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Sister, Sister, Not In Carolina

December 1, 1998

Mary Ann Travis

Sisterhood is powerful, but historian Betty Wood can find no trace of any such sentiment between white, elite, slaveowning "ladies" and black enslaved women in Georgia and South Carolina during the American Revolutionary period.

Wood, a member of the history faculty at Cambridge University in England and the Andrew Mellon Professor at Tulane this semester, says that white women and black domestic slaves engaged in the "small politics of everyday life," but not as equals.

"They may have shared a joke or small gifts," says Wood, "but these exchanges did not conceal that they were involved in power relationships."

According to Wood, white women fulfilled the role of mistress, and black slaves were coerced into reciprocal relationships as docile servants. Wood presented her latest research at the Mellon Lecture, "Gender, Race and Rank in a Revolutionary Age," at the Newcomb College Center for Research on Women on Nov. 11.

Among her conclusions is that whites in the lower colonies--Georgia and South Carolina--did not doubt that the institution of slavery gave them prosperity. White people's livelihood and social prestige depended on slavery, says Wood, especially in the planter class. While white men were the predominate slaveowners, Wood has found that "five to 10 percent of all slaveowners in Georgia and South Carolina were women."

Women usually acquired slaves through inheritance from their husbands or fathers. "Wealthy white rice planters craved cultural refinement and gentility," says Wood. "The elite quest for gentility had enormous consequences for women. They had to become ladies and subordinate to patriarchy."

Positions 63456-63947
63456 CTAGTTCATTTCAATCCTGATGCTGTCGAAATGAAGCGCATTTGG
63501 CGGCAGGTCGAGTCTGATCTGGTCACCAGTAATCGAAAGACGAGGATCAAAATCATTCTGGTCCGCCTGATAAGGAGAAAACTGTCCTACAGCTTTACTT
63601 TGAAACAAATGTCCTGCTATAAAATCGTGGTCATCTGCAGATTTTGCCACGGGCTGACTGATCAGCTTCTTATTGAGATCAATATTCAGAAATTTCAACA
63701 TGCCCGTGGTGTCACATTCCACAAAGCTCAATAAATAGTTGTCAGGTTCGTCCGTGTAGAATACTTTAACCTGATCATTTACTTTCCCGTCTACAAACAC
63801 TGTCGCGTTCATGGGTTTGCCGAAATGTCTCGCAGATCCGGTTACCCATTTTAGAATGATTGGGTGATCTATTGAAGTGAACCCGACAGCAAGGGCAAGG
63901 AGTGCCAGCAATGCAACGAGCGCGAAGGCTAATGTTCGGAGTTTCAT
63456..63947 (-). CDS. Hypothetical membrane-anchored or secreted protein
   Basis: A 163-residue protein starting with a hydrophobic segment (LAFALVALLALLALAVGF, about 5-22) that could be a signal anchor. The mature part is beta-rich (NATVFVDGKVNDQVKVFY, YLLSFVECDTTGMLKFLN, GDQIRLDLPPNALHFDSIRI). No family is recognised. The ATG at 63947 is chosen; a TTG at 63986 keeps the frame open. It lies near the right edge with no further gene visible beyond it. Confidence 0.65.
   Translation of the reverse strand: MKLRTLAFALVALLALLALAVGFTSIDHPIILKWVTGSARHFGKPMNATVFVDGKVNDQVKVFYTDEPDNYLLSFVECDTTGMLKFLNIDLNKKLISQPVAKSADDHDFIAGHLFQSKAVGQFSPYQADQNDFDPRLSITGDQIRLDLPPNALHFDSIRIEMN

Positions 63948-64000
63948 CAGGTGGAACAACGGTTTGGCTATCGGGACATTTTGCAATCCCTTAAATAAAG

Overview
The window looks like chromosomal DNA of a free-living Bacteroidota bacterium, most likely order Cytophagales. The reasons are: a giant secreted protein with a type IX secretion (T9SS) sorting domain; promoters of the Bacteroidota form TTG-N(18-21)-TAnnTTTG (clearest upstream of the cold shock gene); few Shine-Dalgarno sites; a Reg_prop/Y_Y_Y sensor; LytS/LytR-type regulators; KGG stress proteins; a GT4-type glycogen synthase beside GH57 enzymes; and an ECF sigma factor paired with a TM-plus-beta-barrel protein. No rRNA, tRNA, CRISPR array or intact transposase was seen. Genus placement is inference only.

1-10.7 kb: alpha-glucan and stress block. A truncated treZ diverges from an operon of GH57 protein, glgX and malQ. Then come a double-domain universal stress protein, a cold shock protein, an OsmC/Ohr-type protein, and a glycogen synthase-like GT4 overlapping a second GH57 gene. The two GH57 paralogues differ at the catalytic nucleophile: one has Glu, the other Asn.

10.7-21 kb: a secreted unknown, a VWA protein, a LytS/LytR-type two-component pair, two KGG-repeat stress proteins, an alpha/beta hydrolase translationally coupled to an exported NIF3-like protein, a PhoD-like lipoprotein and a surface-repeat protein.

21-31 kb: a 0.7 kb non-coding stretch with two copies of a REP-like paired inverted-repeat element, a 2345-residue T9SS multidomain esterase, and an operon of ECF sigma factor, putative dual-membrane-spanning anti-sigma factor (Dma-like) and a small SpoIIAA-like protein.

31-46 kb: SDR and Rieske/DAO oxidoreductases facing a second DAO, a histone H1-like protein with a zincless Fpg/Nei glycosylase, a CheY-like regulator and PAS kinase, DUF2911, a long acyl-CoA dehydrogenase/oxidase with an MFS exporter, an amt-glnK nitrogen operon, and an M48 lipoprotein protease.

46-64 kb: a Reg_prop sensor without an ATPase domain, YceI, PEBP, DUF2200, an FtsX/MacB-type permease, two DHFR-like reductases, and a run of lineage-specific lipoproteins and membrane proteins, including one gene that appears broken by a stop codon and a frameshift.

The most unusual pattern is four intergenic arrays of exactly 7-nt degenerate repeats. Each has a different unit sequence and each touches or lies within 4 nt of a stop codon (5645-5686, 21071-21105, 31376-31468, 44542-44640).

Elite, white women were expected to be good, Christian, "just and humane" mistresses to their slaves, says Wood. It is apparent, however, that slaves did not view their owners in this kindly manner, says Wood.

From court records, Wood discovered one African enslaved woman, whose name was not acknowledged, but whose story perhaps sheds light on the lack of black-white female bonding. The black woman put arsenic, which had been given to her to kill rats, in her master's and mistress's coffee. "She was caught and burned alive," says Wood. "And we don't even know her name."

Although few documents written by women exist from 1760 to 1830, Wood has explored the attitudes of women in this period by studying court and church records and newspapers. Wood has found that "no low country white woman is on record as being against slavery."

Also, Wood has learned that once white women owned slaves, they did not let them go. In Georgia and South Carolina from 1760 to 1820, Wood says, "No elite, white women freed any slaves." While the American Revolution is commonly thought of as a quest for equality, Wood says it was essentially a conservative movement.

"The Revolution hardened the commitment to slavery," says Wood. "It hardened class lines. And white women concurred." Wood credits Tulane history professor Sylvia Frey for being one of the first historians to note this strengthening of white commitment to slavery from 1775 to 1790. Frey, on the other hand, says that Wood, "almost single-handedly sustained, if not created, the study of the history of slavery and race relations in early colonial Georgia."

According to Frey, Wood's book, Slavery in Colonial Georgia, 1730-1775, is a definitive work. Frey and Wood co-authored Come Shouting to Zion: African-American Protestantism in the American South and British Caribbean to 1830, which was published by the University of North Carolina Press earlier this year.

They also cooperatively organized the Tulane-Cambridge Conference, "The Atlantic World: From Slavery to Emancipation," at Tulane in 1996. Another, similar conference is slated for spring 1999 at Cambridge. Frey and Wood are co-editing the 1996 conference papers, which will be published in 1999.

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